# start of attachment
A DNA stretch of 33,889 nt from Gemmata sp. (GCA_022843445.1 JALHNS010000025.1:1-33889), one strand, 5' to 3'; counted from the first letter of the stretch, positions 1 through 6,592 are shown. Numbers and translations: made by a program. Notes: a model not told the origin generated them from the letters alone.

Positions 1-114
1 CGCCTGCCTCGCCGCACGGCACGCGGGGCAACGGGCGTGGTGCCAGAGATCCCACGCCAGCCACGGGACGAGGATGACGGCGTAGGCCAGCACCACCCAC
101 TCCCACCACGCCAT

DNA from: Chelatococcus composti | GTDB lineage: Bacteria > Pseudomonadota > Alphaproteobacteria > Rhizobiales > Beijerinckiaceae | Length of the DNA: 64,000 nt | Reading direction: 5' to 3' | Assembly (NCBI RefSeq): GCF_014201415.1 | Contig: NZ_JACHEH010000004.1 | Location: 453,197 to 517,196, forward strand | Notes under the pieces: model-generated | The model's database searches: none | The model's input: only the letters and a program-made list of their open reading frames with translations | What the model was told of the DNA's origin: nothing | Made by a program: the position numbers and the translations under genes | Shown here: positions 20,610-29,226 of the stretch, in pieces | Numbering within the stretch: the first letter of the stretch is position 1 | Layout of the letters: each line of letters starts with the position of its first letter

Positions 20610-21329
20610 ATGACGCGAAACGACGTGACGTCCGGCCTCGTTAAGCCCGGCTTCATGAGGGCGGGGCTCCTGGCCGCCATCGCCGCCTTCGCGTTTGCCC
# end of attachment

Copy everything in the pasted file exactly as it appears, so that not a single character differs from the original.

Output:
A DNA stretch of 33,889 nt from Gemmata sp. (GCA_022843445.1 JALHNS010000025.1:1-33889), one strand, 5' to 3'; counted from the first letter of the stretch, positions 1 through 6,592 are shown. Numbers and translations: made by a program. Notes: a model not told the origin generated them from the letters alone.

Positions 1-114
1 CGCCTGCCTCGCCGCACGGCACGCGGGGCAACGGGCGTGGTGCCAGAGATCCCACGCCAGCCACGGGACGAGGATGACGGCGTAGGCCAGCACCACCCAC
101 TCCCACCACGCCAT

DNA from: Chelatococcus composti | GTDB lineage: Bacteria > Pseudomonadota > Alphaproteobacteria > Rhizobiales > Beijerinckiaceae | Length of the DNA: 64,000 nt | Reading direction: 5' to 3' | Assembly (NCBI RefSeq): GCF_014201415.1 | Contig: NZ_JACHEH010000004.1 | Location: 453,197 to 517,196, forward strand | Notes under the pieces: model-generated | The model's database searches: none | The model's input: only the letters and a program-made list of their open reading frames with translations | What the model was told of the DNA's origin: nothing | Made by a program: the position numbers and the translations under genes | Shown here: positions 20,610-29,226 of the stretch, in pieces | Numbering within the stretch: the first letter of the stretch is position 1 | Layout of the letters: each line of letters starts with the position of its first letter

Positions 20610-21329
20610 ATGACGCGAAACGACGTGACGTCCGGCCTCGTTAAGCCCGGCTTCATGAGGGCGGGGCTCCTGGCCGCCATCGCCGCCTTCGCGTTTGCCC